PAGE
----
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Neuromolecular Med. 2006;8(4):513-29.

Kernicterus and the molecular mechanisms of bilirubin-induced CNS injury in newborns.

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1
Division of Newborn Medicine, Department of Pediatrics, University of Pittsburgh School of Medicine, Magee-Womens Research Institute, Pittsburgh, PA, USA. jwatchko@mail.magee.edu

Abstract

Kernicterus is a devastating, chronic disabling neurological disorder whose central nervous system (CNS) sequelae reflect both a predilection of bilirubin toxicity for neurons (rather than glial cells) and the regional topography of bilirubin-induced neuronal injury that is characterized by prominent basal ganglia, cochlear, and oculomotor nuclei involvement. The molecular pathogenesis of bilirubin-induced neuronal cell injury, although incompletely understood, likely reflects the untoward effects of hazardous unconjugated bilirubin concentrations on plasma, mitochondrial, and/or endoplasmic reticulum (ER) membranes. These membrane perturbations, in turn, might lead to the genesis of neuronal excitotoxicity, mitochondrial energy failure, or increased intracellular calcium concentration [Ca2+]i. These three phenomena are likely to be linked spatially and temporally in the pathogenesis of bilirubin-induced neuronal injury. Downstream events triggered by increased [Ca2+]i may include, among others, the activation of proteolytic enzymes, apoptotic pathways, and/or necrosis, the individual occurrence of which is likely a function of the degree and duration of bilirubin exposure. A recent study demonstrates the activation of mitogen-activated protein kinase signal transduction pathways by bilirubin heralding a degree of complexity regarding the molecular mechanism(s) of bilirubin-induced neurotoxicity not previously appreciated. There remains, however, a paucity of data regarding specific effects of bilirubin on intracellular signaling and cell death pathways, particularly in vivo. An enhanced understanding of the molecular pathogenesis of bilirubin-induced neuronal injury will lead to the identification of potential novel interventional strategies to protect the CNS against kernicterus.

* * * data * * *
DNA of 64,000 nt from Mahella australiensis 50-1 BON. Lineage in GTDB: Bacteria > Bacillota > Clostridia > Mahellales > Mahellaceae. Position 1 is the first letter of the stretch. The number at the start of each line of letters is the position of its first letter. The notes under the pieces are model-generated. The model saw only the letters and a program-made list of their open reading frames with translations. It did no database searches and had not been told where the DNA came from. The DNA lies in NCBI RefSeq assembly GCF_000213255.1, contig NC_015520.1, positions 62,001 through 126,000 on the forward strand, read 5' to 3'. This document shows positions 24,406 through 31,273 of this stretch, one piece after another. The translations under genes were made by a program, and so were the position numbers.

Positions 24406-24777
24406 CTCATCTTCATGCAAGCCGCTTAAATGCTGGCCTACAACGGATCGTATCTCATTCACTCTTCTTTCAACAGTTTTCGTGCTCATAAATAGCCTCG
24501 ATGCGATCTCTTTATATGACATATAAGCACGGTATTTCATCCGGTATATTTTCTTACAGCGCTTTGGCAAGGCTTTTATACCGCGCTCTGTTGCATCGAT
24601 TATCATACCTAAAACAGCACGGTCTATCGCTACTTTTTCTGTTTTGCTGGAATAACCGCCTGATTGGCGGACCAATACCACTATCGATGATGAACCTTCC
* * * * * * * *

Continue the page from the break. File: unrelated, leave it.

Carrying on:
PMID:
17028373
DOI:
10.1385/NMM:8:4:513
[Indexed for MEDLINE]
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